The Skin Care Foundation says that every year more people are diagnosed with skin cancer than all of the other cancers put together. Your skin is the window to what’s going on inside your body, and any changes happening to the skin should be taken seriously. If you have moles that develop irregular borders, or change in size or shape, you should speak to your doctor immediately. And any new growth or dark spots, dry, scaly, or pinkish patches, or sores that change, itch or bleed and won’t heal, are also indicators of skin cancer. Early treatment is absolutely essential!
You may not know this, but blood, whether it’s coming out of the end of you or the top, is not a good sign. If you catch our drift. Coughing up blood can be a sign of laryngeal cancer or lung cancer. Blood found in your urine is usually the most common sign, and the first sign, of cancer of the kidneys or bladder. Blood in your stool can be a sign of rectal or colon cancer. And bloody discharge coming from the nipple can be a sign of breast cancer. They’re all serious, but it’s also a good sign that you caught it early enough.
It’s not a pretty picture, but either is a diagnosis of oral cancer, which can be treated easily if you catch it early enough. Every one of us had a canker sore before, so there’s no need to freak out if it’s gone in a few days. The most common sign of oral cancer are a sore or lump in your mouth or on your lip that does not go away or bleeds easily. Also red and/or white patches on your tongue, gums, or cheeks that don’t go away. The inside of your mouth may also look shiny, swollen, or red. If it linger for a few weeks you should call your doctor.
Lumps are never good. They’re not always a sign of cancer, but they’re not a good sign and need to be checked out by a doctor immediately. Certain cancers, like breast, testicle, lymph nodes, such as armpits, groin, or the neck, can be felt through the skin. They can also show up as red or thickened skin rather than a lump. But what you should you be looking for? A lump that’s caused by cancer is irregularly shaped, hard, and firmly attached deep into the tissue or under the skin. It may not be painful, but it should be checked out.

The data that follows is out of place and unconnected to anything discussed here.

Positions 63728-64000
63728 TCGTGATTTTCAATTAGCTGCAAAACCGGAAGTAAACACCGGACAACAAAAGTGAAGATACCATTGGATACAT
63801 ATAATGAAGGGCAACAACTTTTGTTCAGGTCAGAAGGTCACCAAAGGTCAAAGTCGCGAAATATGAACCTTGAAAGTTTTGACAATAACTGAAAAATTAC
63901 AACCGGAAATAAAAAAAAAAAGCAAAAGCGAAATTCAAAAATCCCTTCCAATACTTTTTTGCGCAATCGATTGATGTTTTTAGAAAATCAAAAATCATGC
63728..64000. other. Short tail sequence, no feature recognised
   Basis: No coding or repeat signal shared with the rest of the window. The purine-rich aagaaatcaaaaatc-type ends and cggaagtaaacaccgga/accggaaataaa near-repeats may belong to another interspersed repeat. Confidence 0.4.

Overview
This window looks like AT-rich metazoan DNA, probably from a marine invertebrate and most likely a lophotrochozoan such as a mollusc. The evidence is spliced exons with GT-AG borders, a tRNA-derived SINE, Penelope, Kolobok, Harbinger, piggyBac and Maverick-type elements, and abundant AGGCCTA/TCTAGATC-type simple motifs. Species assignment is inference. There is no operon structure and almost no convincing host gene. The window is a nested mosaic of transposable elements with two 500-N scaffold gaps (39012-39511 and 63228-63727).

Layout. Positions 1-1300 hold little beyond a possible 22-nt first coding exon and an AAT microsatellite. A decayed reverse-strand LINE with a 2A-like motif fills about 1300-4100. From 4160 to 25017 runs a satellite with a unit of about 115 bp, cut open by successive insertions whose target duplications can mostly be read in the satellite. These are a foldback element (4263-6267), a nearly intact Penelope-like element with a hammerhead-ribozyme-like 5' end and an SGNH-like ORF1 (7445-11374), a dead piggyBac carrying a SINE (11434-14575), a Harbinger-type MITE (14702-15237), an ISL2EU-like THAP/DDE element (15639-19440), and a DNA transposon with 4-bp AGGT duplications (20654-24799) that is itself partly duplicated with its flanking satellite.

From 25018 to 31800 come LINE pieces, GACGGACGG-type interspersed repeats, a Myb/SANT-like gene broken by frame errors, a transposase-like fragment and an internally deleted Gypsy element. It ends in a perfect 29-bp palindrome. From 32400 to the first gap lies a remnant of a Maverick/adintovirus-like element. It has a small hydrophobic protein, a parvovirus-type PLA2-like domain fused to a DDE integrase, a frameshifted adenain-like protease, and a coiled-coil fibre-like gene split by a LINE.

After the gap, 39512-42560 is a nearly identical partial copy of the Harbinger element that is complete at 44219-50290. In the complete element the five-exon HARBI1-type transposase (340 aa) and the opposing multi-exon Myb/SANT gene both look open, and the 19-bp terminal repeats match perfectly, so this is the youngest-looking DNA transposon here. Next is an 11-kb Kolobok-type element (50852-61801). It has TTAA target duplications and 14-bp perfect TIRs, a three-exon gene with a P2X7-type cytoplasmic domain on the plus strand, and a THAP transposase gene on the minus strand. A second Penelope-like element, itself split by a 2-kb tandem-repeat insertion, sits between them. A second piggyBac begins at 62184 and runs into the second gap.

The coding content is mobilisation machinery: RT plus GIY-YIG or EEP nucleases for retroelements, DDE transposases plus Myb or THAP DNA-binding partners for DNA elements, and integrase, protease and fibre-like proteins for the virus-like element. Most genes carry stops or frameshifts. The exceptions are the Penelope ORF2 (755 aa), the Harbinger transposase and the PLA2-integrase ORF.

The technical term for having a difficult time swallowing is dysphagia. It happens when you have a hard time getting liquid or food to pass down into the throat or mouth. It’s not pleasant and it sure isn’t a good sign. It becomes difficult to swallow because throat or mouth cancers can cause the passages of the throat to be narrowed or restricted. It’s also a common sign of certain neck and head cancers like esophageal, oropharyngeal cancer, thyroid, and laryngeal cancers. We said it before, but contact your doctor.
More often than not, a cough that won’t go away is just more of an annoyance than anything. But there are definitely times where it’s a sign that something is seriously wrong. A cough that stays around for at least eight weeks is something that needs to be checked out because at least half of the people diagnosed with lung cancer have a cough that wouldn’t go away when they were diagnosed. Excessive coughing can also be an early sign of thyroid or laryngeal cancer.
Does your stomach seem distended more often than not? And not just when you eat a big meal. Does your stomach seem to be swollen, causing your pants to fit tighter? Persistent abdominal bloating or increased abdominal size can be a sign of uterine, ovarian, or stomach cancer. Colon cancer causes the inside of the colon to be blocked, causing persistent bloating. An enlarged abdomen is also common in liver cancer because of the growing tumor or the build-up of fluids. If your stomach is bloated on most days, for three or more weeks, make sure you go see your doctor.
There’s no way to get around it – heartburn is extremely uncomfortable. Most of the time you can just get rid of it with some Tums or a change of diet. Heartburn can also be a sign of a condition called gastroesophageal reflux disease (GERD). GERD is a potentially serious condition that can lead to esophageal cancer if left untreated. So if the Tums aren’t doing the job and you’ve had heartburn for a couple of weeks, you know what to do, head to the doctor. Even though it’s certainly not fun to entertain the thought of cancer, catching it early and speaking to your doctor could end up saving your life.